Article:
4 Duties of an Effective Construction Project Manager (CPM)

Whether you’re designing and constructing a brand new building or renovating an existing structure, there are three major factors you need to manage during the delivery process: time, cost, and scope. Ideally, of course, you’ll want your project to progress as quickly as possible, to stay within budget, and to utilize the best tradesmen to complete the job as planned. But what if there are too many moving parts for you to handle on your own?

Completing a complex project may require you to hire a construction project manager (CPM) to act as your representative and manage the entire construction process from start to finish. Your CPM does everything from preparing cost models, to complying with building and safety codes, to collaborating with architects, engineers, and other construction and building specialists. He adopts a multitude of responsibilities with the express goal of executing your vision as efficiently as possible.

It’s an important role. Hiring the wrong person or team could cost you. So how do you know you’ve found the right CPM? Here are 4 ways a good construction project manager effectively delivers a final product:

1.       Bridges the Gap

2.       Creates Clear Schedules

3.       Masters Problem-Solving

4.       Brings the Right Experience

Bridges the Gap

A key responsibility of a CPM is to ensure a fluid transition from the design phase of a project into the construction phase. During this transition, he accepts all client relations responsibilities, understanding that different circumstances require different communication tactics. A qualified CPM knows how to be courteous and accommodating when interacting with a client while being clear and firm with his team of project coordinators, site superintendents, and foremen. He’s able to bridge the gap between a client’s expected outcome and the on-site team he’s employed to see the project through, funneling information accordingly. If your manager isn’t valuing your input as owner or stakeholder or can’t seem to manage his team and subcontractors in a timely or effective way, he may have been the wrong man for the job.

Creates Clear Schedules

The worst mistake your CPM can make is to promise too much. His job is to give owners realistic goals, calculated schedules, and to follow through on implementing client feedback. He needs to be completely transparent when laying out timetables, material and labor costs, possible challenges, and all other variables, to ensure that the final product meets expectations. In the world of construction, surprises are not a good thing.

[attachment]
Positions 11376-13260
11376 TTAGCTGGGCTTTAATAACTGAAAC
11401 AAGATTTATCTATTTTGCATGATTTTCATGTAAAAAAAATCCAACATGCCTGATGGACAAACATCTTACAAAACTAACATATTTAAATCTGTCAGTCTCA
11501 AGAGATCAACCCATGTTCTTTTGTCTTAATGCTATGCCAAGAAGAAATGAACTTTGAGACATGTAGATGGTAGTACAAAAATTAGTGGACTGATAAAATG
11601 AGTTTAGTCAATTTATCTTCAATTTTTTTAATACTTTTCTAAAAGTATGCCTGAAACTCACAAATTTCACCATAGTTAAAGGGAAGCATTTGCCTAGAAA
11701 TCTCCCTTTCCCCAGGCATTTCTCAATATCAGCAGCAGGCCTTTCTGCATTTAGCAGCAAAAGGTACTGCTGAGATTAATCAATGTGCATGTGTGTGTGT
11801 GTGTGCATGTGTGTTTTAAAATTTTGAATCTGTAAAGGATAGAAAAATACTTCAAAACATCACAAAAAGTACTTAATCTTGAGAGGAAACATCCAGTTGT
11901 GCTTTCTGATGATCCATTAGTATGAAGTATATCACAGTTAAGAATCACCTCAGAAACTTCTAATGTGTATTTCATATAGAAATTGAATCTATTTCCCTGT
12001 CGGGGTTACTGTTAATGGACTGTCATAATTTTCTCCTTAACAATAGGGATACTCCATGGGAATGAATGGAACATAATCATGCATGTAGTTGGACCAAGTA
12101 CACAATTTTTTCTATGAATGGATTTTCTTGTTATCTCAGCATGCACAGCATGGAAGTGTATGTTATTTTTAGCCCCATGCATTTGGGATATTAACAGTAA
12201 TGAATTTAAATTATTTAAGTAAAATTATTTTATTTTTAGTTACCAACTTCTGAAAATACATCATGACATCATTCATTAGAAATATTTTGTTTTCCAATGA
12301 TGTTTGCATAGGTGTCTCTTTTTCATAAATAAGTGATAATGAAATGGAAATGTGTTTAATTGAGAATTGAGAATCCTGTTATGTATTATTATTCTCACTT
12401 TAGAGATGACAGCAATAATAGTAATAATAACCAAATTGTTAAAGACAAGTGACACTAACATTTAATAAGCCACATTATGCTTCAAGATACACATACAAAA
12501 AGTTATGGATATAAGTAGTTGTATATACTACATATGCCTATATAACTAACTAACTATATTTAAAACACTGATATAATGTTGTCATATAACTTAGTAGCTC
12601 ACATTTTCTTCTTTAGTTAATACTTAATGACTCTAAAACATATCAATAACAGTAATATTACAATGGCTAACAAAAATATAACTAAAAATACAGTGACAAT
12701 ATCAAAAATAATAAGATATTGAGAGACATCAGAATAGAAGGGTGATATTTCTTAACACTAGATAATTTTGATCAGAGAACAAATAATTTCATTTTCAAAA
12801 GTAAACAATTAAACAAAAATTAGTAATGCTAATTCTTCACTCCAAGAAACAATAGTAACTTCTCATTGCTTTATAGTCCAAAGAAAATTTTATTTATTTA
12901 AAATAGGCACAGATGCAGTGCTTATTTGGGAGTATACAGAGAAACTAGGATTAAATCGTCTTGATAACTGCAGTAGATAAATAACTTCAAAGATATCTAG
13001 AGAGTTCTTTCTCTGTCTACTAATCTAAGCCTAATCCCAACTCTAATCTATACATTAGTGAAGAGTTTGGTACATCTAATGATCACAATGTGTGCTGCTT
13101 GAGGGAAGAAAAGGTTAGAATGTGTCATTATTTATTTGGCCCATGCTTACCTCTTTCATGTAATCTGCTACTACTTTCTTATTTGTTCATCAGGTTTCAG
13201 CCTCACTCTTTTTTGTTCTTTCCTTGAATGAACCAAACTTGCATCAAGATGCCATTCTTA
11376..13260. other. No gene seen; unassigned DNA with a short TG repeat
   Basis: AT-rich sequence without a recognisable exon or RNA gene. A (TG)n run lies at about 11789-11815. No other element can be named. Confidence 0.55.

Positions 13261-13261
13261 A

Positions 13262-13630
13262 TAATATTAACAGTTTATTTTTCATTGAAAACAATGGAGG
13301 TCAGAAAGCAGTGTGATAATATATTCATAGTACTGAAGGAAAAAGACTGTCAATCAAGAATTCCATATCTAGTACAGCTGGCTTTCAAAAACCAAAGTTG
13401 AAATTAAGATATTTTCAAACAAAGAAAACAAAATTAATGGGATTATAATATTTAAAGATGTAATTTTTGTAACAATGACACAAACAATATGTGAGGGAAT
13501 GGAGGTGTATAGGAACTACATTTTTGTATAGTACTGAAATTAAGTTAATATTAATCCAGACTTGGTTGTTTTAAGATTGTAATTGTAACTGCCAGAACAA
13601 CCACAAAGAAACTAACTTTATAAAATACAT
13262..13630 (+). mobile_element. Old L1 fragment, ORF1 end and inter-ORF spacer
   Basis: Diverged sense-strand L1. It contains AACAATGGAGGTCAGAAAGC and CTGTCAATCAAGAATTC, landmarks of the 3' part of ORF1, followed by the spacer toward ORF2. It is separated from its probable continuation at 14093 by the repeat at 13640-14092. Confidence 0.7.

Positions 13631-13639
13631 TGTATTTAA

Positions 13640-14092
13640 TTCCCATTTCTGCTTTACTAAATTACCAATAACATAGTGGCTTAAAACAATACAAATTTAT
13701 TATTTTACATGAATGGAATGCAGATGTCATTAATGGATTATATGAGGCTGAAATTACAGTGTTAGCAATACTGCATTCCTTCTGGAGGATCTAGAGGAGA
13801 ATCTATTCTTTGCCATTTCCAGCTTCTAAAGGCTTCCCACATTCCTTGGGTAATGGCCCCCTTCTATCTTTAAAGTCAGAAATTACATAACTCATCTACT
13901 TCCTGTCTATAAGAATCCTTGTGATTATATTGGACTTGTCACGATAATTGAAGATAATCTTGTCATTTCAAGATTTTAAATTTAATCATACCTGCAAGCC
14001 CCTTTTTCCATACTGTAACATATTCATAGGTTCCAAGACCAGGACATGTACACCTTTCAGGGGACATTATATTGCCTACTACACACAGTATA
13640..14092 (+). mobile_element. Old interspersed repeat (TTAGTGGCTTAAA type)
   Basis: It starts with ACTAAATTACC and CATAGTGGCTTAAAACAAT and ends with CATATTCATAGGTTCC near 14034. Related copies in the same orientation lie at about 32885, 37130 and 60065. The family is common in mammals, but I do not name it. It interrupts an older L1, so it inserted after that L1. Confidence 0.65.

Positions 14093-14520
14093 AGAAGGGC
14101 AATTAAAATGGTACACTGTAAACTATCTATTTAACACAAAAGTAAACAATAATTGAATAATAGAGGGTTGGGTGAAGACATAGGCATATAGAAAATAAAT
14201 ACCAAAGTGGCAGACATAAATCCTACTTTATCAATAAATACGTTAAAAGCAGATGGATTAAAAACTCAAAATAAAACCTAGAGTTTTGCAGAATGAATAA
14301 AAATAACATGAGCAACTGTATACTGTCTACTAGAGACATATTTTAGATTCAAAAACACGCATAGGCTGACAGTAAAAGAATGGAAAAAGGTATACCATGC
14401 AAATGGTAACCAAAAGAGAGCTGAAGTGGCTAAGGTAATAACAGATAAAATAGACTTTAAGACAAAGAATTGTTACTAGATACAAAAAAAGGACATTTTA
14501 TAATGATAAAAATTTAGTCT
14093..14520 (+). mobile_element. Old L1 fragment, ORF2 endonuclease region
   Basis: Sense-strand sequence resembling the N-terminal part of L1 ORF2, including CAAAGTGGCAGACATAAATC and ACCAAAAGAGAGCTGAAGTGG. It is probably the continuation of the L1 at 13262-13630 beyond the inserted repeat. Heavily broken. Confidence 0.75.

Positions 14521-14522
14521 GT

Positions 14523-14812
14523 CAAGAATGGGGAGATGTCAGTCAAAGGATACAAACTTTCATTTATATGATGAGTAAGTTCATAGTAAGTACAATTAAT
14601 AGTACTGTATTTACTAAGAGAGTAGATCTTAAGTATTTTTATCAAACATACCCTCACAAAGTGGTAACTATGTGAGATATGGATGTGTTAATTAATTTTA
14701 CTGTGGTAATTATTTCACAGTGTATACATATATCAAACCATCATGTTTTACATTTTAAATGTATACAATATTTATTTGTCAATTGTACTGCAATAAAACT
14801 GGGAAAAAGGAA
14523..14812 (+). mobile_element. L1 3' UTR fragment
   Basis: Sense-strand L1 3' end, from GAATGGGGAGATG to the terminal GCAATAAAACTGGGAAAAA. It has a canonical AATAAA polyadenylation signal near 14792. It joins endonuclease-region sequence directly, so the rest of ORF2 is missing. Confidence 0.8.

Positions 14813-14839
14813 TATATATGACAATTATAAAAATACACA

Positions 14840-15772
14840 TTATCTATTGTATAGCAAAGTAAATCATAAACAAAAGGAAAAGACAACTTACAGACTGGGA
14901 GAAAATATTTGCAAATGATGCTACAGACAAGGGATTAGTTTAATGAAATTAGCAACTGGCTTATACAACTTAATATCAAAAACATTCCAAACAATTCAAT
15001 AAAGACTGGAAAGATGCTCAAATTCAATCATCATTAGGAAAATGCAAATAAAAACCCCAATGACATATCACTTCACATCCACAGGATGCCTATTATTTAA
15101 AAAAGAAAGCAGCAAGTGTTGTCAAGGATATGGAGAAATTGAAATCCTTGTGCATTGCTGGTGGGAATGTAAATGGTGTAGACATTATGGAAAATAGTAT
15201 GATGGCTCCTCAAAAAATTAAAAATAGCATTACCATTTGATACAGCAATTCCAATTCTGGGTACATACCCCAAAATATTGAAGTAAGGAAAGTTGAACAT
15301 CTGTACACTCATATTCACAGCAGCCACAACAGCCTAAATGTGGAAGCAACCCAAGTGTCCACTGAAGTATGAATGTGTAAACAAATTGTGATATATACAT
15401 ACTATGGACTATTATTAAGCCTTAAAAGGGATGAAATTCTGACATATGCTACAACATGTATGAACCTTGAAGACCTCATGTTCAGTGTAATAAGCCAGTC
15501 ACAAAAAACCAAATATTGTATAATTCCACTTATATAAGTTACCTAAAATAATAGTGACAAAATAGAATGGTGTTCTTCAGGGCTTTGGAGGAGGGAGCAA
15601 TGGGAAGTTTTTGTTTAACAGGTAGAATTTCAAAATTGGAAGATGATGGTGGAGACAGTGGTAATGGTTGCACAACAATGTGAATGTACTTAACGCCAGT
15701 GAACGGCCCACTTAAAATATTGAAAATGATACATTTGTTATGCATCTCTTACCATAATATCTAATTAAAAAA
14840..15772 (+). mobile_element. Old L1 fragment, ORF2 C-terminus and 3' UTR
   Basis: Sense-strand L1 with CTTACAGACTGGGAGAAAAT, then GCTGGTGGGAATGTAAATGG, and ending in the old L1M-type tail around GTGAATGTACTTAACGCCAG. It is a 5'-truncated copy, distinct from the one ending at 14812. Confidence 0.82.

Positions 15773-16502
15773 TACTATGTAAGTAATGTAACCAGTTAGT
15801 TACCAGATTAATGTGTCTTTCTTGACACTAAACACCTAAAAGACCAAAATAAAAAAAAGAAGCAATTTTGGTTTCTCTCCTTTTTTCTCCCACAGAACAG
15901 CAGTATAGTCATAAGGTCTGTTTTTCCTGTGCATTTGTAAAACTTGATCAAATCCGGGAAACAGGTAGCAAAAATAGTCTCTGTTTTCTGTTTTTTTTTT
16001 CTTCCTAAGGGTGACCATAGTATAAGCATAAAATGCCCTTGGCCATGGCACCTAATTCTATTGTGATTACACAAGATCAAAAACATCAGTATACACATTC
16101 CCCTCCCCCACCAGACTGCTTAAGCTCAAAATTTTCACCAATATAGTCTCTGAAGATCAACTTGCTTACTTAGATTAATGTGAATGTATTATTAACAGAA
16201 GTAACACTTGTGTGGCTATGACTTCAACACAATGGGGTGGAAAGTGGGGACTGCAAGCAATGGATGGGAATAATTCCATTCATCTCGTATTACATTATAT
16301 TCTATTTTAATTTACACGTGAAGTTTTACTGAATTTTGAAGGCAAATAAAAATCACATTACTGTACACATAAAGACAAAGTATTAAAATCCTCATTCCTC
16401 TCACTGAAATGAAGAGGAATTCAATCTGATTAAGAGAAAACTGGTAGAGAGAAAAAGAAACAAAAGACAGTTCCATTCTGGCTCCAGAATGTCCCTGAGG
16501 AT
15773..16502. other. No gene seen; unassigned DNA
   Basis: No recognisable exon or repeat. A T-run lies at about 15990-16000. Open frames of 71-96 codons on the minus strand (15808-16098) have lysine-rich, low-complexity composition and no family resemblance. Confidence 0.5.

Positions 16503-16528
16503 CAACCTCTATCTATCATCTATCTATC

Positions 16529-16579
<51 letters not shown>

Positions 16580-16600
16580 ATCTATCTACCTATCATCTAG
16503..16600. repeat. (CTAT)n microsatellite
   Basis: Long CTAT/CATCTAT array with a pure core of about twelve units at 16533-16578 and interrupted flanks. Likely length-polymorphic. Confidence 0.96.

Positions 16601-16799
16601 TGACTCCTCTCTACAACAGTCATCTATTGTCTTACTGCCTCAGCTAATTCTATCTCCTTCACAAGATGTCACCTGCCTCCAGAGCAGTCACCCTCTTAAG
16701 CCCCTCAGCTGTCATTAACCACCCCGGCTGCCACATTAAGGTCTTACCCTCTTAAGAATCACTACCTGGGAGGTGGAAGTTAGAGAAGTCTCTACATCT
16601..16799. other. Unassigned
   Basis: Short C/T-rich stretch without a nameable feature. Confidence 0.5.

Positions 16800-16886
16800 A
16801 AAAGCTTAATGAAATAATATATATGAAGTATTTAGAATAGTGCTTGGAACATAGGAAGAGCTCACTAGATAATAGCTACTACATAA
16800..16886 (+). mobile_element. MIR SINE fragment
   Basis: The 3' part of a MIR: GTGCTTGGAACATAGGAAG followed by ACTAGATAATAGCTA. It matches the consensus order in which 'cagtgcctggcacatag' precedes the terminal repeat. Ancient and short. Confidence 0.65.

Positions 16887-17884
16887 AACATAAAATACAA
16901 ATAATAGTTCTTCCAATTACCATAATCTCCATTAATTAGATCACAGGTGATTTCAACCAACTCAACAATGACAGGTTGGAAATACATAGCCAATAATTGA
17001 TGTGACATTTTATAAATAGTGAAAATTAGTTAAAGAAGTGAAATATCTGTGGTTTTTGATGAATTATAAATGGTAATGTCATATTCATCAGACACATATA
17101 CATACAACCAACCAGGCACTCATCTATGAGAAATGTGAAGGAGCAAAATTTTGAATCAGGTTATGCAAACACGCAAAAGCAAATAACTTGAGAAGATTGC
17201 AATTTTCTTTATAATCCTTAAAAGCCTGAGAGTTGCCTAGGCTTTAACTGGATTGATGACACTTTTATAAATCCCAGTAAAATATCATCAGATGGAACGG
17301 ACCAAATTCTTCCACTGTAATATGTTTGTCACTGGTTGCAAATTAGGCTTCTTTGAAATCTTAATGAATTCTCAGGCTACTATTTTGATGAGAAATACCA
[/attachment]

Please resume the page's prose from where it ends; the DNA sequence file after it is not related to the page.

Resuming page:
Masters Problem-Solving

However, if there are any unforeseen hiccups during construction, your project manager needs to be able to adjust in a professional manner. Were construction materials delivered late? Has inclement weather delayed work altogether? Has the project changed scope, requiring more men on site? A good CPM has the composure to craft creative solutions, and to communicate options quickly and clearly to his client. In every case, he plans and re-plans, minimizing setbacks to construct a project as closely as possible to its desired specifications.

Brings the Right Experience

As with any hired professional, you’ll want your construction manager to bring a certain amount of experience to the table. He should have a history managing people and schedules, negotiating agreements, interpreting technical drawings, and utilizing project management software. But having years of experience isn’t enough. Your CPM needs to have the right kind of experience. There’s a big difference between managing residential and commercial construction. To pick the right person for the job, you need a well-rounded manager with experience handling projects of similar type and scope.

Constructing your own meaningful place is often too tall a task to handle without some professional help. Your CPM is there to shoulder the bulk of the burden and build your project from the ground up. With such an important role, it’s imperative that you choose a person who can communicate fluidly with you and the all other parties involved, who is practical and straightforward throughout planning, who can tackle setbacks gracefully, and who possesses the specialized experience needed to realize your vision.